Quoting Mark Kiszla from the Denver Post, “Other than admitting his operation revealed more significant damage than expected, the team was extremely tight-lipped about his condition. The Nuggets refused to confirm or deny that Martin required the same painful microfracture surgery on his right knee that he endured on his left knee 18 months ago and forced him to play in a career-low 56 games last season.” Rex Chapman then added, “This is not something we anticipated. For the organization, it's a tough blow.”
Aside what I think is best for the Nuggets; it would be a tragedy if Kenyon Martin was not able to resume normal play in the NBA. He may have been a character that was attracted to controversy, but I don’t think anyone, including myself, is not hoping for the best for Kenyon. He was one of the most exciting talents this league has seen in the new millennium and he will surely be missed for however long the duration of his rehabilitation takes.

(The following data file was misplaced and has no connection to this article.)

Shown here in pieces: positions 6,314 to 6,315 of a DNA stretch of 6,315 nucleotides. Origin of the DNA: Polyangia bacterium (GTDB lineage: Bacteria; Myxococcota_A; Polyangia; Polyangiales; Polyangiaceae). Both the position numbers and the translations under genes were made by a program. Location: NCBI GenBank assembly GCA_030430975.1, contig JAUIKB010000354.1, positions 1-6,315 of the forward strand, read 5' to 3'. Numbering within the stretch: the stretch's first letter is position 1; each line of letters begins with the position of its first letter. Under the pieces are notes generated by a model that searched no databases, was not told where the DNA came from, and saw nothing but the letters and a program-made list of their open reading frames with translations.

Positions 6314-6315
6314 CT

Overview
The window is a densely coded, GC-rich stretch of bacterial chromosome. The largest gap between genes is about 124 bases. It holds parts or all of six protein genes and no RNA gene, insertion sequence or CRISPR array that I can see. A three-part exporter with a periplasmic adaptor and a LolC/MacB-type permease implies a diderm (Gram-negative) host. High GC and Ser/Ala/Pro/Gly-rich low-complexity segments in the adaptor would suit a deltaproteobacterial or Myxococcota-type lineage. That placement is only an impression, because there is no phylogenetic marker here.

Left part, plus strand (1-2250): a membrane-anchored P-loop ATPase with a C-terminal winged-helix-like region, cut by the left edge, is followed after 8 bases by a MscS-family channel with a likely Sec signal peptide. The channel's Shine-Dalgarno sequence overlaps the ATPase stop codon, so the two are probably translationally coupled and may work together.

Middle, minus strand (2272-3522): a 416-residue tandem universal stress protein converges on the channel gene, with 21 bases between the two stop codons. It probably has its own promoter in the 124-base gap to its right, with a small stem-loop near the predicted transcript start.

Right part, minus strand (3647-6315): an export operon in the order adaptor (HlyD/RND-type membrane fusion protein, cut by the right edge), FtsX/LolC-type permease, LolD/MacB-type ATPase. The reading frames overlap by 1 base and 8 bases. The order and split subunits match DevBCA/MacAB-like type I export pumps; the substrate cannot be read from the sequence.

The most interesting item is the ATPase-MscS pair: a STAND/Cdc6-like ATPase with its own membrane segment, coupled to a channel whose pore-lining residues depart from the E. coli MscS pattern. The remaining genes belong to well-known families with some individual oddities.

Kiszla also writes, “It could take Martin a year to return, if he can return at all. While it's a perfectly safe and increasingly common medical procedure, microfracture surgery can pose one of the more daunting challenges for any pro athlete.” Just ask Amare Stoudemire who spent the entire 2005-06 season rehabilitating after his microfracture procedure and still isn’t the same player athletically that he formerly was.
Amare does have one thing in his favor, and that is his youth. He is turning 24 tomorrow, while Kenyon is turning 29 in just over a month. Not to mention Kenyon’s prior knee issues are going to play a role in a pending comeback that will most likely take until he turns 30.
There are a lot of questions right now for Kenyon Martin and the Denver Nuggets to answer in the near future. Right now however, I would like to extend the warmest wishes to Kenyon and his family in hopes of a speedy and full recovery. Sometimes the NBA and stories that accompany it are bigger than wins and losses and this is one of those times.